The Obama administration came under fire on Wednesday after Reuters and Fox News reported that internal State Department emails revealed that an Islamic militant group immediately claimed responsibility for the Benghazi attacks on social media platforms, but this afternoon, Hillary Clinton fired back saying U.S. intelligence isn't based on random Facebook posts.
"Posting something on Facebook is not in and of itself evidence," Clinton told the AP while at the State Department. "I think it just underscores how fluid the reporting was at the time and continued for some time to be."
The popular social network became the center of attention after Reuters' Mark Hosenball reported that a State Department e-mail sent to the White House Situation Room and other agencies noted that the Al Qaeda-affiliated group Ansar al-Sharia claimed responsibility for last month's deadly attack on Facebook and Twitter. "Embassy Tripoli reports the group claimed responsibility on Facebook and Twitter and has called for an attack on Embassy Tripoli," read the message. It was sent at 6 p.m. Washington time on September 11. The revelation lit up the blogosphere drawing scrutiny from conservative outlets from National Review to The Washington Times as to why the administration wasn't quicker to blame the Al Qaeda-linked group.
But Clinton, who has largely avoided the daily scrum of accusations, rebuttals and denials related to the Benghazi controversy, insisted that time was needed to parse out the conflicting evidence related to the Benghazi attack. "The independent accountability review board is already hard at work looking at everything, not cherry picking one story here or one document there, but looking at everything - which I highly recommend as the appropriate approach for something as complex as an attack like this," she said.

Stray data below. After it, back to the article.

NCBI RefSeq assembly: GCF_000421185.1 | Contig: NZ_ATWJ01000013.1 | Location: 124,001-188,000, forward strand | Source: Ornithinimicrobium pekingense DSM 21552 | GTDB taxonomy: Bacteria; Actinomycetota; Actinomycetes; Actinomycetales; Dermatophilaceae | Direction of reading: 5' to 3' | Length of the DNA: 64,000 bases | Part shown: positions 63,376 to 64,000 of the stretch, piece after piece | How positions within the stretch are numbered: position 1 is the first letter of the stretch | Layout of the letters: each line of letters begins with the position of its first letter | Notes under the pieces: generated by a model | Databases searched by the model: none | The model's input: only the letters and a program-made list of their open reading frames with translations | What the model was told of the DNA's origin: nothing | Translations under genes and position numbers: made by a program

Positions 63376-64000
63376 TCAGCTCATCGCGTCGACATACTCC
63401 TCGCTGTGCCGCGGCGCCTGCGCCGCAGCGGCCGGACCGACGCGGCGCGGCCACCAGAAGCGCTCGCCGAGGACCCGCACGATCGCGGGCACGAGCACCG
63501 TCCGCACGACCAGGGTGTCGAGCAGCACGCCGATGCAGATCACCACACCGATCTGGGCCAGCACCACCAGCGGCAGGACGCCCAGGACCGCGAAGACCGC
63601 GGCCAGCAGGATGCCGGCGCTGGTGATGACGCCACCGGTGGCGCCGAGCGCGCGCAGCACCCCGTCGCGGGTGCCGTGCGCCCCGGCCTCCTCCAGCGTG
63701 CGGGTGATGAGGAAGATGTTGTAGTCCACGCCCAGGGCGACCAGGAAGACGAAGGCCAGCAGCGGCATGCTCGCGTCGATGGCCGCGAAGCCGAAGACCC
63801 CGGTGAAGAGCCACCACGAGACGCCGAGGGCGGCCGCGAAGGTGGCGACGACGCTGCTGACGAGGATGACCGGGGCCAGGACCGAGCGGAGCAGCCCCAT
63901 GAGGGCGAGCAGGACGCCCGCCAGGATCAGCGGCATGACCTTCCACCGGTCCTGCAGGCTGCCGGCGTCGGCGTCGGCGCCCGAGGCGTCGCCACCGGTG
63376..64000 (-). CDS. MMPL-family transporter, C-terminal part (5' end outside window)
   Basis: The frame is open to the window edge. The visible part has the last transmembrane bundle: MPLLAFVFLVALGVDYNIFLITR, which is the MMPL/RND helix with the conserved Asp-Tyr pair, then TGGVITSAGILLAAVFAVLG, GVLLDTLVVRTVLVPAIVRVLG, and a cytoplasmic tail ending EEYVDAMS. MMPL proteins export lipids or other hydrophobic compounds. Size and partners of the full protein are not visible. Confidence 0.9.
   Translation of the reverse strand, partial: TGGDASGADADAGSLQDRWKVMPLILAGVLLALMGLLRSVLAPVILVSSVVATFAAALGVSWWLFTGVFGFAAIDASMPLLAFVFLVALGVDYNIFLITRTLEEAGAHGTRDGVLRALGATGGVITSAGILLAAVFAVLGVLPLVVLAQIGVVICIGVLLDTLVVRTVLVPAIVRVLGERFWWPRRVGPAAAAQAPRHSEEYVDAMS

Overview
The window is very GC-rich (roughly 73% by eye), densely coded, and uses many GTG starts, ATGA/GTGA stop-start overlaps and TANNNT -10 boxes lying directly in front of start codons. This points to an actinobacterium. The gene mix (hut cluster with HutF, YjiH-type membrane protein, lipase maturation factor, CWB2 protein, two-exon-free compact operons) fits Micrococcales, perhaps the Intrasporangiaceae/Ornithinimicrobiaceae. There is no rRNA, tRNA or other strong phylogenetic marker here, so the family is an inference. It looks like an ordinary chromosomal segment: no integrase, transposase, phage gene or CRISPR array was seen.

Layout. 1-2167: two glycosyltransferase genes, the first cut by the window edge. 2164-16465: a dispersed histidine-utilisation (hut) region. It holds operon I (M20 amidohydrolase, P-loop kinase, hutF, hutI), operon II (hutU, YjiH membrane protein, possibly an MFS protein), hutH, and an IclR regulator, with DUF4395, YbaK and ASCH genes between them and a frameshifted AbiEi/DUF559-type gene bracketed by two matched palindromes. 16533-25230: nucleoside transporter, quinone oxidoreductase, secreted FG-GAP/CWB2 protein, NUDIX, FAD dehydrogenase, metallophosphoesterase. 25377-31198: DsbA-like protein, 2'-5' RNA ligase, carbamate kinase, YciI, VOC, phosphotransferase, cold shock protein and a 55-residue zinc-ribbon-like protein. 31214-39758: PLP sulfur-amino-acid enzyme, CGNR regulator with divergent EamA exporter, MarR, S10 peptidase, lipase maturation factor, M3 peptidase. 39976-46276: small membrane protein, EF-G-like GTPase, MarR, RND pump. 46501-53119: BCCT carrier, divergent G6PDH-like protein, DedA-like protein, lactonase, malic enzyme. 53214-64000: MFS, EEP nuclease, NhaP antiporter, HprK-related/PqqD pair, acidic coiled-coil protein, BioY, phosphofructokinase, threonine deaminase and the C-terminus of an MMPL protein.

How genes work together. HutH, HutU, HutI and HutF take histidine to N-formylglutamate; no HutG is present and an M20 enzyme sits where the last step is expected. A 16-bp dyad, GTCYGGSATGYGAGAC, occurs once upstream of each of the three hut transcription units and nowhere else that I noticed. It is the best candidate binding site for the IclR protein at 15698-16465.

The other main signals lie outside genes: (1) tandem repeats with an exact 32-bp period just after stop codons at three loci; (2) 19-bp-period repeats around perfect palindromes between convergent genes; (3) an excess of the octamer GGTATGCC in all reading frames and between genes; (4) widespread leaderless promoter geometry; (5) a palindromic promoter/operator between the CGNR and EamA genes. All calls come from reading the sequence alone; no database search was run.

Reaffirming the view that stray Facebook postings are not to be trusted as gospel, White House press secretary Jay Carney told reporters that after the original Facebook posting, the same group later denied responsibility for the attack. "This was an open-source, unclassified email about a posting on a Facebook site. I would also note I think that within a few hours, that organization itself claimed that it had not been responsible. Neither should be taken as fact -- that's why there's an investigation under way," he said.
But don't discount social meda altogether. The administration's biggest break in the manhunt to find the Benghazi killers reportedly came after suspect Ali Harzi posted comments on the attack on social media. That information notified U.S. and Turkish authorities of his existence and triggered a concerted search. Now the AP reports that the Tunisian government has arrested the 28-year-old. “His case is in the hands of justice," said Tunisian Interior Ministry spokesman Tarrouch Khaled. Social media, folks. Not helpful all the time. Very helpful sometimes.
This article is from the archive of our partner The Wire.
We want to hear what you think. Submit a letter to the editor or write to email@example.com.